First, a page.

Giles School in Oak Park, Gruszka is studying astronautical engineering in
Over more than three decades, nearly 10,000 Friar students have embarked on the student-run retreats. “I was on the very first Fenwick Kairos in December of 1985,” recalls former Campus Minister Fr. Dennis Woerter, O.P., D.Min. ’86, adding that fellow alumnus John Quinn ’76 was a faculty team member present at that inaugural retreat. Mr. Quinn remembers Kairos’ roots at Fenwick. “Father Peter Heidenrich, O.P., now deceased, was the driving force/founder of the program [here] ,” reports the long-time history/social studies teacher and former basketball coach.
Spanish Teacher and alumnus Jim Reardon ’86 served as a captain of that first Kairos, which was held at the Dominican House of Studies (Priory) in River Forest. A decade later, ’96 classmates turned Spanish and science teachers, respectively, Samantha Carraher and Brigid Esposito, were among the first female retreatants at Fenwick. Social Studies Teacher Gary Richied ’95 was the rector for that first co-ed Kairos in Fenwick history.
Fr. Heidenrich sought a spiritual component beyond classroom
instruction. “He wanted to create a cutting-edge retreat program,” Mr. Quinn
elaborates, wherein students could serve as living examples for each other. He
traveled around the United States to different Catholic high schools and
conferences, “probing and mining,” according to Quinn. “The vision was to seek
out young people of great leadership and faith potential to be ministers of
With the school being comprised solely of boys during Kairos’
inception, the wise priest thought it was critical to obtain buy-in from
coaches at the time, including Jim Nudera (football and wrestling) and Mike Latz ’81 (wrestling) in addition to theology teachers
such as Br. Carlos Griego. “Young men were being asked to take on very
different roles as faith leaders,” explains Quinn, then the Friars’ head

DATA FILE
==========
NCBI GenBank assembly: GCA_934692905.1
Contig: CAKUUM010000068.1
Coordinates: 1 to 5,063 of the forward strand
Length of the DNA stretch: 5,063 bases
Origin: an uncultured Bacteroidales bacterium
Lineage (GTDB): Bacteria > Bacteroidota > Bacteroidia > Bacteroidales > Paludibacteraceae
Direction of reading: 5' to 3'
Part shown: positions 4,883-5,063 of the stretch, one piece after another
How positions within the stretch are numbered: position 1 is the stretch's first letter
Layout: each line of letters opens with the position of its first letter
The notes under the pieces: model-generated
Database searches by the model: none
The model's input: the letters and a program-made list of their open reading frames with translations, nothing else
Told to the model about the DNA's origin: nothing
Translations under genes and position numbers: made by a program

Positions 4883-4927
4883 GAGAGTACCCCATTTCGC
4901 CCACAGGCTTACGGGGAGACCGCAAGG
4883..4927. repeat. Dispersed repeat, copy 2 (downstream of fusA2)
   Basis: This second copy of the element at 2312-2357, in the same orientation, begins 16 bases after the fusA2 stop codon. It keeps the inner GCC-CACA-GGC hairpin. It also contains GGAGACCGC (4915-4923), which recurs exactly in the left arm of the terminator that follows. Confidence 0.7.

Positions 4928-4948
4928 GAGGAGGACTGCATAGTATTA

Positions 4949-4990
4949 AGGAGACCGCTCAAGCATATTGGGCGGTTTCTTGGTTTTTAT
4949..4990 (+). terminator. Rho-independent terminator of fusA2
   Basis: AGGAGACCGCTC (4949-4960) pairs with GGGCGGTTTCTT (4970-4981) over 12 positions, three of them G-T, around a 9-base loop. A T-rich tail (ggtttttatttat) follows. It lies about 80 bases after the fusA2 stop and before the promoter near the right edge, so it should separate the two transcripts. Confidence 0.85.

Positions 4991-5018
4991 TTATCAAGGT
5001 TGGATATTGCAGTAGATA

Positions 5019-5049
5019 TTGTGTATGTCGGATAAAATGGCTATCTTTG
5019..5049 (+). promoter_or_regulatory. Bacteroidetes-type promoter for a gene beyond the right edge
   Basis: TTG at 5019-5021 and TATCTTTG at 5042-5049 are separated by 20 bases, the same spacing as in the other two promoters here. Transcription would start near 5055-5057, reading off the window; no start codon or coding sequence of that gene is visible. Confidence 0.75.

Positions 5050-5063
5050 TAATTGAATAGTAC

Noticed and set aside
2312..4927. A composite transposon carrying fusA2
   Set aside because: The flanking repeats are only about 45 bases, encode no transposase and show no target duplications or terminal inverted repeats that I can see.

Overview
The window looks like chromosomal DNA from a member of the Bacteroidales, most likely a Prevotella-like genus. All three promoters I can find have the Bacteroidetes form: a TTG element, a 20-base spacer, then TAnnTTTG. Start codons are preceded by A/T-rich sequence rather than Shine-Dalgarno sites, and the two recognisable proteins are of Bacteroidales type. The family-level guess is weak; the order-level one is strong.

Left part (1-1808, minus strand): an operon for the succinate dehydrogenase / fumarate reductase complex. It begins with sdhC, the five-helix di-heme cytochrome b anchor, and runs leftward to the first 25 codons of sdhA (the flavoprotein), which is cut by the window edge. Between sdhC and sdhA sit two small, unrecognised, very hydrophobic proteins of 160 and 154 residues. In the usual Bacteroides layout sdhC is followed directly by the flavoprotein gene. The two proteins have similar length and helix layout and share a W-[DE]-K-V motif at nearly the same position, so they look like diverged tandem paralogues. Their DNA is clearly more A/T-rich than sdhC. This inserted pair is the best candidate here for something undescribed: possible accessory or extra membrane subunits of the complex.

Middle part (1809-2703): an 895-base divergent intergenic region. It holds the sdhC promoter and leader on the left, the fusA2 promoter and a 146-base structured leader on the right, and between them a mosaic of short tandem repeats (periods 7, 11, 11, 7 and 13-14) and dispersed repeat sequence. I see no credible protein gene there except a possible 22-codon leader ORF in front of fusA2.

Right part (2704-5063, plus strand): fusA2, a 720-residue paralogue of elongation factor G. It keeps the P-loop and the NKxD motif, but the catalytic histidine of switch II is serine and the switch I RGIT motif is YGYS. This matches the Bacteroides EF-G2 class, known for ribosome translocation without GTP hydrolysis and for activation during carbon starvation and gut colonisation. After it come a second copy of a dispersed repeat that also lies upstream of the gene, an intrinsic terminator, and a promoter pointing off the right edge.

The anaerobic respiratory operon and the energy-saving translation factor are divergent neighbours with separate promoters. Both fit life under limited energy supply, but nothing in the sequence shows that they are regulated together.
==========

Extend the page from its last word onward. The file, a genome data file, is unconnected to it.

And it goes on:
varsity basketball coach. “Bringing in coaches as part of the Kairos leadership
team was an integral part of Heidenrich’s strategy.” Strong support from the
top down came from then-President Fr. William Bernacki, O.P., notes Quinn,
followed later by Fr. Robert Botthof, O.P. and Fr. Richard LaPata, O.P. ’50.
Adds Athletic Director/alumnus Scott Thies ’99, “Kairos is a great tool for breaking down the barriers that
often exist among different groups of teenagers.”
Fr. Woerter continues: “We all have an inherent desire to be and
feel loved. Despite what may be going on in a student’s life, Kairos is an
opportunity for him or her to simply experience love. Love of God and love of
neighbor are two elements of the Great Commandment,” notes Woerter, who left
Fenwick this past spring to become associate pastor with the St. Paul Catholic
Center (Newman Center) at Indiana University. “Kairos allows the student to
feel loved by both God and neighbor. I have witnessed the life-changing effect
of Kairos, not only for individuals, but for entire classes.”
In mid-October, 51 members of the Class of 2020 — 25 boys and 26
girls — bused to the Bellarmine Jesuit Retreat House in Barrington, IL, some 50
miles northwest of Oak Park and Chicago. Fenwick facilitates six such retreats
each school year, explains Math Teacher Maria Nowicki, who is in her second
year of directing Kairos, which falls under the Campus Ministry umbrella. Two
similar groups had their Kairos this past June and September, and three more